THIS ARTICLE WAS FEATURED IN JEWELLERY BUSINESS MAGAZINE
The best way to gauge the growth, direction, and trends of any industry is by listening to what is being spoken about at the retail level. Even though companies and industry leaders aim to drive the market by introducing new products and trends, ultimately, retail sales associates and consumers play a significant part in determining the success or failure of any business decision.
Over the last several years, I’ve made a point of visiting jewellery stores in and around Toronto to get a sense of what people are talking about, see what new jewellery is being offered, and experience how products are being represented either by sales associates or through an informative web presence.
In the case of a brick-and-mortar store, I approach my visit as any other consumer—I simply ask questions regarding interesting products I see in their showcase. The purpose of the visit is not to trick or catch the salesperson misrepresenting or lying about a product, but rather to see how information available at the trade level is presented to a potential customer.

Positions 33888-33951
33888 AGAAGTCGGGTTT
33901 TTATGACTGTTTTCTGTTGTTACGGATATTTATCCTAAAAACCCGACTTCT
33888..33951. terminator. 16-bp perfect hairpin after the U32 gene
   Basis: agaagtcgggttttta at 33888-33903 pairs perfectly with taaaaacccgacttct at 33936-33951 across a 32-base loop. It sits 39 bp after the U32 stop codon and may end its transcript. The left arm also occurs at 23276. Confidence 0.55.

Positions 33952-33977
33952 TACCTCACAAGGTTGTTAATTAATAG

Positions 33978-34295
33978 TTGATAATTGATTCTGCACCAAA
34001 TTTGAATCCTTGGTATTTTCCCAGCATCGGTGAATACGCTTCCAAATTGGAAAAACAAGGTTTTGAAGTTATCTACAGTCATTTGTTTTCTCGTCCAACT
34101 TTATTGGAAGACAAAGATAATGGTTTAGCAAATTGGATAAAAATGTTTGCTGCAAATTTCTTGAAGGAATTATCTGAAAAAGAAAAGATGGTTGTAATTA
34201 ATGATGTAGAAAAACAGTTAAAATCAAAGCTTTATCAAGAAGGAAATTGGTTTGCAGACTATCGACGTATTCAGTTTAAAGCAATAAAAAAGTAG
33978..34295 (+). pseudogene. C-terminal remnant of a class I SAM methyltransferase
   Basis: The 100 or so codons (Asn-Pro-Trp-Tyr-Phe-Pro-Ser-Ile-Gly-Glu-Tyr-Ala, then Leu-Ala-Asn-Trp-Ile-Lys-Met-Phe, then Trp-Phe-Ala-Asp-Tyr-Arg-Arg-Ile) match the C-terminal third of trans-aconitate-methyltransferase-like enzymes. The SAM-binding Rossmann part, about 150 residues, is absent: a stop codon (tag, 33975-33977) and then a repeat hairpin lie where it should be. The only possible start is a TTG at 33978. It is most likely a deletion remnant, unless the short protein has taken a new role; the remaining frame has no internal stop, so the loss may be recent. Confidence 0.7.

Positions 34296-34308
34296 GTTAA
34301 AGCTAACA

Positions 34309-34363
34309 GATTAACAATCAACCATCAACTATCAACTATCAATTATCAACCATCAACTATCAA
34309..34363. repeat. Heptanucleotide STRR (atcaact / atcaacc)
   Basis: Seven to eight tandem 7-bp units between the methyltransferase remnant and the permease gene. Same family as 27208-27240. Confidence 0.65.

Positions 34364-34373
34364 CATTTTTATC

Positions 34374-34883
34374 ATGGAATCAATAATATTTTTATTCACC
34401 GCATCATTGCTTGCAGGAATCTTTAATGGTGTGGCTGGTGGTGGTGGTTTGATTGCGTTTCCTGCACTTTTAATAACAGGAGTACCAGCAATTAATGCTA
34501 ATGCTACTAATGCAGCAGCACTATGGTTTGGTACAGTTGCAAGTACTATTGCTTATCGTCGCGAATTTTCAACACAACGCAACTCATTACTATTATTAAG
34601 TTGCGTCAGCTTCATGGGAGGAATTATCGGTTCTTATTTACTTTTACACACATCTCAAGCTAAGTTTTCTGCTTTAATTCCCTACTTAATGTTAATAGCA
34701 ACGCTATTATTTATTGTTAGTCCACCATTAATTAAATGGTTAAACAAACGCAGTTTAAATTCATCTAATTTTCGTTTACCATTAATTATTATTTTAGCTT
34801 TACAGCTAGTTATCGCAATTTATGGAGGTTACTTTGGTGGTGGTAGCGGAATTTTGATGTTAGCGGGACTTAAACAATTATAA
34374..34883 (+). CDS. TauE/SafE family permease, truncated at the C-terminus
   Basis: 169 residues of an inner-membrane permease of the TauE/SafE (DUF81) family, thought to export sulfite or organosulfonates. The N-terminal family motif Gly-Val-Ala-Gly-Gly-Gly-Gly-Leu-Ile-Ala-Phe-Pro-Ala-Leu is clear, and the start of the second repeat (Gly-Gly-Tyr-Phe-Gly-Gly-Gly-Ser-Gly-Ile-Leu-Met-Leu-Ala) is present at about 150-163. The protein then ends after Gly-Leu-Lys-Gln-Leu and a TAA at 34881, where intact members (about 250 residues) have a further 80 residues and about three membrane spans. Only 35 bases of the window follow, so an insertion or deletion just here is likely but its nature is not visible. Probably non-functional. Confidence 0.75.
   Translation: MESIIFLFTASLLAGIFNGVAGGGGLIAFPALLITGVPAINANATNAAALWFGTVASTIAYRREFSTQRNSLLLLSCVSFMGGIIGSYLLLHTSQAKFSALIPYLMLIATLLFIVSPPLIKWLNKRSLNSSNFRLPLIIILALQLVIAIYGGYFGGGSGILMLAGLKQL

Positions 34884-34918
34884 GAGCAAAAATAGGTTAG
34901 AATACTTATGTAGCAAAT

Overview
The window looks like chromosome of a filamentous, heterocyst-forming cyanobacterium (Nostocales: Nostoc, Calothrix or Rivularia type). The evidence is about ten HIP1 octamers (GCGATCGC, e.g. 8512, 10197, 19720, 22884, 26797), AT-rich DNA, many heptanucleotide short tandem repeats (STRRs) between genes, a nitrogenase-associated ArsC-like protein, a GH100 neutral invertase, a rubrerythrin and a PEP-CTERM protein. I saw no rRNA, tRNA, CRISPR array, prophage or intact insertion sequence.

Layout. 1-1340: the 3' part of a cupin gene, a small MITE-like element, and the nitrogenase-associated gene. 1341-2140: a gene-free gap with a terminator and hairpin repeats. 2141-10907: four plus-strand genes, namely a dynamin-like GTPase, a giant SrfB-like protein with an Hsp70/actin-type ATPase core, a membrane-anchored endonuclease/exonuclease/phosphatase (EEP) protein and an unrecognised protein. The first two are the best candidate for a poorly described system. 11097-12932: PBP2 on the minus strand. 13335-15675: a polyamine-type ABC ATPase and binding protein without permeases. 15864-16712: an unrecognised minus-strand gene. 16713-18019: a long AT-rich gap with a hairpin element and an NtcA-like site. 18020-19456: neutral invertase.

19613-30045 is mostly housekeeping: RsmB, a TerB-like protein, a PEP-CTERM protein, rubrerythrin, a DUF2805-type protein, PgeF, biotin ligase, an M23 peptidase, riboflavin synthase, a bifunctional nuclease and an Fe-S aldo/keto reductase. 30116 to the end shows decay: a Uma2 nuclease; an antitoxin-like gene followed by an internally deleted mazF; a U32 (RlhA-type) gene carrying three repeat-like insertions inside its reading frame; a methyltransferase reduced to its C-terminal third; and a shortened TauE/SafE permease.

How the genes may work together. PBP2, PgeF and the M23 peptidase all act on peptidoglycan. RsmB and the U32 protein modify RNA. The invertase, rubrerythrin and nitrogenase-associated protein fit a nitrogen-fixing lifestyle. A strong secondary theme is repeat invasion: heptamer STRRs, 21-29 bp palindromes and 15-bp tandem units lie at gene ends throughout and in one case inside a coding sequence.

Since my strength is in the area of gemmology, I focus my interest and questions on gemstone and diamond products exhibiting a particular gemmological trait. In many cases, I have found the salesperson is quite knowledgeable about the products the store carries. However, there have been a few instances where the person behind the counter was ill-prepared, misinformed, or just ignorant about what they were selling. Even though the salespeople had weaved a convincing explanation, I would think that in an age where information is readily available over the Internet, a potential customer might have been able to determine the accuracy of their statements and made a decision not to trust them or the retail business.
These days, customers are hard to come by, and losing one because your staff is misinformed about the products you carry can be extremely damaging to your store’s reputation. I will describe three instances that occurred to me that highlight this issue.
Honest mistake, lost sale